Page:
The two scientists who were instrumental in the eventual development of the COVID-19 vaccine have been awarded the 2023 Nobel Prize in Physiology/medicine.
Katalin Karikó, a professor in Hungary, and Drew Weissman, an adjunct professor at the University of Pennsylvania, were named the winners this week.
“Through their groundbreaking findings, which have fundamentally changed our understanding of how mRNA interacts with our immune system, the laureates contributed to the unprecedented rate of vaccine development during one of the greatest threats to human health in modern times,” the panel that awarded the prize said.
According to The Guardian, the scientists remedied a specific problem in the COVID-19 vaccine development process, where prototypes of synthetic mRNAs provoked inflammatory reactions and could not be used for medical purposes.
Unlike traditional vaccines, which use a weakened virus or a piece of the virus’ protein, mRNA differs in that it provides genetic molecules that tell cells what proteins to make to stimulate infection and then trains the immune system to defend against that same infection.
The two scientists could make chemical changes to the mRNA molecules, stop the inflammatory reactions, and produce proteins that would become the basis for the Pfizer and Moderna vaccines.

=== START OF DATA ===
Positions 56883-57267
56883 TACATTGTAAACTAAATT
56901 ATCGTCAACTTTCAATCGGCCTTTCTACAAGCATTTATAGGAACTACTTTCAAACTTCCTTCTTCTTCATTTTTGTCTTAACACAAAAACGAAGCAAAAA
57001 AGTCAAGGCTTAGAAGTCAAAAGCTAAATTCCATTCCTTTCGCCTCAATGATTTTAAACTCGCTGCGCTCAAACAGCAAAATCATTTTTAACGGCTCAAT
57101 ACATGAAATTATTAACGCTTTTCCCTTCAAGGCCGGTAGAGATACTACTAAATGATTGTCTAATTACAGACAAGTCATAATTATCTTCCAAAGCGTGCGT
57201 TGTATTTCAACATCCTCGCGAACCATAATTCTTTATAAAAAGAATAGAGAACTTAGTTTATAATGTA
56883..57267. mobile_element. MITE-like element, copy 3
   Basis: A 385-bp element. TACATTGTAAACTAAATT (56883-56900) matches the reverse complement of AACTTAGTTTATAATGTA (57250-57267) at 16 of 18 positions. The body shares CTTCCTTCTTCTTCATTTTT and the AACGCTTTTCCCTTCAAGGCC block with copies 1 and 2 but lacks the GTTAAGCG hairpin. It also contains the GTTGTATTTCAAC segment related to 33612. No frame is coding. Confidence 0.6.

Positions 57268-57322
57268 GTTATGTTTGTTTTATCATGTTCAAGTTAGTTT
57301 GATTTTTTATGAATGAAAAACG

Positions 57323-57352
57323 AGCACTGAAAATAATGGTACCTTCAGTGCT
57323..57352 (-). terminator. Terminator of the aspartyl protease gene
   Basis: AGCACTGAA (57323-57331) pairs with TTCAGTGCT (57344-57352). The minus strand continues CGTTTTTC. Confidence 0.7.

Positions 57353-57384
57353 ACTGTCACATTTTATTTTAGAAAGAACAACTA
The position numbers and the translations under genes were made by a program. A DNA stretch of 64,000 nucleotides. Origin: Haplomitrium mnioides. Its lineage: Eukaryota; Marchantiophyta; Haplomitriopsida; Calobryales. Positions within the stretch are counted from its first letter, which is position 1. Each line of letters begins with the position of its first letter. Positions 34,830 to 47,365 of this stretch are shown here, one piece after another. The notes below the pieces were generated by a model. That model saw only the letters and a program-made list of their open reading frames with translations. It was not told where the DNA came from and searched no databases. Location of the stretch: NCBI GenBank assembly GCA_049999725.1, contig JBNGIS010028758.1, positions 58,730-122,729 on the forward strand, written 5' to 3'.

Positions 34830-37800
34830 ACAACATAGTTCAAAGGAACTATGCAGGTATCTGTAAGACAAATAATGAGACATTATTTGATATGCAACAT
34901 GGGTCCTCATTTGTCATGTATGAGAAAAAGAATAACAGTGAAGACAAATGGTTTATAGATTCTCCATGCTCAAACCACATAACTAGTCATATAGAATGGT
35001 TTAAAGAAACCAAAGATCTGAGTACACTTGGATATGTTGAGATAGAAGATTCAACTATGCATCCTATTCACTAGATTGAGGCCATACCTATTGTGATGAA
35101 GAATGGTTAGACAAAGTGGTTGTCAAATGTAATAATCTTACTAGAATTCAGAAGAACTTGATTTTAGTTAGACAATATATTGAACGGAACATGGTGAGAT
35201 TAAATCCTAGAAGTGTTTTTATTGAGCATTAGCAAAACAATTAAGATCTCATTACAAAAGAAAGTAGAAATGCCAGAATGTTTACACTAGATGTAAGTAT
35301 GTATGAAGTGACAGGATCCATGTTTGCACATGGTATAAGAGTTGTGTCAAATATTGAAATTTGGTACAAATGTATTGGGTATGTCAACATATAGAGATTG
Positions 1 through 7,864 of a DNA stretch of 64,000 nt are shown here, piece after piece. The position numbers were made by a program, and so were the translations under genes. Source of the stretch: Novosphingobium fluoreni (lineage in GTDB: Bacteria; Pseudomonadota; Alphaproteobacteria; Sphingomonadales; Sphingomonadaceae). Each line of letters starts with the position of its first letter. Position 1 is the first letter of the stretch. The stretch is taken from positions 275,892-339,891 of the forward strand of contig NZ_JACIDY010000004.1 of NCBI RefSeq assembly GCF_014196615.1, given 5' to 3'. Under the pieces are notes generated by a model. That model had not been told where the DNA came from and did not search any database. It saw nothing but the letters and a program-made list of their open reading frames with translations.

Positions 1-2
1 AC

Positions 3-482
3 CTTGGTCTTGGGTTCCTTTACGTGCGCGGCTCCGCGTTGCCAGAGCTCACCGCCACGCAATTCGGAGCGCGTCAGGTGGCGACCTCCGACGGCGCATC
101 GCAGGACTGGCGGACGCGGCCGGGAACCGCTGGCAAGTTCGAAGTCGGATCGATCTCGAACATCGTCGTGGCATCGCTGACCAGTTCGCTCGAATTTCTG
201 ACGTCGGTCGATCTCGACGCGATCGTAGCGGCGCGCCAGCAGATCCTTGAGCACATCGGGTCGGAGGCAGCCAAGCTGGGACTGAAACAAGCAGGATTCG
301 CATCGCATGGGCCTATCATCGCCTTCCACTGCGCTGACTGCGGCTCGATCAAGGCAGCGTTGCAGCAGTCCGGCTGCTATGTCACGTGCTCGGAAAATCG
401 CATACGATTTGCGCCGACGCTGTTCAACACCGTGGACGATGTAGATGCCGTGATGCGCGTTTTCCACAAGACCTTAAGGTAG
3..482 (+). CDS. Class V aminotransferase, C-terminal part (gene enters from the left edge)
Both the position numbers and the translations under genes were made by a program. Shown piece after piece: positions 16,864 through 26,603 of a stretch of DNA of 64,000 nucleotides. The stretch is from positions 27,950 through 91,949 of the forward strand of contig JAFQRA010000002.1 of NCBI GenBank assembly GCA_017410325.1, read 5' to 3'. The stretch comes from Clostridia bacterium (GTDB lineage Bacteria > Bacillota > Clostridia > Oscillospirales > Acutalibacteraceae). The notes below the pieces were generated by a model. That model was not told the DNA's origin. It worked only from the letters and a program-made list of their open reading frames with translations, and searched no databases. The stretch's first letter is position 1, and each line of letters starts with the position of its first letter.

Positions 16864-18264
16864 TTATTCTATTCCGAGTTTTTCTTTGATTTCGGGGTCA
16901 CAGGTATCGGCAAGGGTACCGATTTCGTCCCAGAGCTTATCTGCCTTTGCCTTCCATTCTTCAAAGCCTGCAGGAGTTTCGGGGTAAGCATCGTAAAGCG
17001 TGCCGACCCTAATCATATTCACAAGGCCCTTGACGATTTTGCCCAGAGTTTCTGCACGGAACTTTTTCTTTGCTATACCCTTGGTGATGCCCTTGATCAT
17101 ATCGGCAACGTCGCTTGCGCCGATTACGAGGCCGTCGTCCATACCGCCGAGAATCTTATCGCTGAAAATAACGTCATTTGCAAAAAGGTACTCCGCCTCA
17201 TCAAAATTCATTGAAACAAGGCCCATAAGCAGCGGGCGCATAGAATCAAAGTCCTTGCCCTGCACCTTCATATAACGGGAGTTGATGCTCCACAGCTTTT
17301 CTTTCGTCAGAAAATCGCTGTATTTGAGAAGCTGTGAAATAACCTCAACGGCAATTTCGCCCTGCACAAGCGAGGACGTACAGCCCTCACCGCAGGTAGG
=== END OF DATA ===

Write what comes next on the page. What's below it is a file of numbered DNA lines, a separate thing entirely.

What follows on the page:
“This was a vital building block of the success of the RNA vaccines in reducing disease and death during the pandemic,” John Tregoning, a vaccine immunologist at Imperial College London, said.
Weissman is from Massachusetts and has a bachelor’s and master’s degree from Brandesi University. He also has an M.D. and Ph.D. from Boston University. Previously, he completed a fellowship at the National Institutes of Health under Anthony Fauci, then the director of the National Institute of Allergy and Infectious Diseases.
Karikó was born in Hungary and earned her Ph.D. at the University of Szeged before working in research and then immigrating to the U.S. in 1985. Reuter’s reports, “Having grown up in a village in a house without running water or a refrigerator, Kariko got a biochemistry doctorate in Szeged before she and her husband sold their Soviet-made Lada car, sewed some cash into their daughter's teddy bear and went to the U.S. on a one-way ticket.” She has worked in medicine and research in Philadelphia, Maryland, and Pennsylvania. She then became a vice president and later a senior VP at BioNTech RNA Pharmaceuticals. According to BioNtech, she is now an external consultant for the company.
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Amanda Casanova is a writer living in Dallas, Texas. She has covered news for ChristianHeadlines.com since 2014. She has also contributed to The Houston Chronicle, U.S. News and World Report and IBelieve.com. She blogs at The Migraine Runner.
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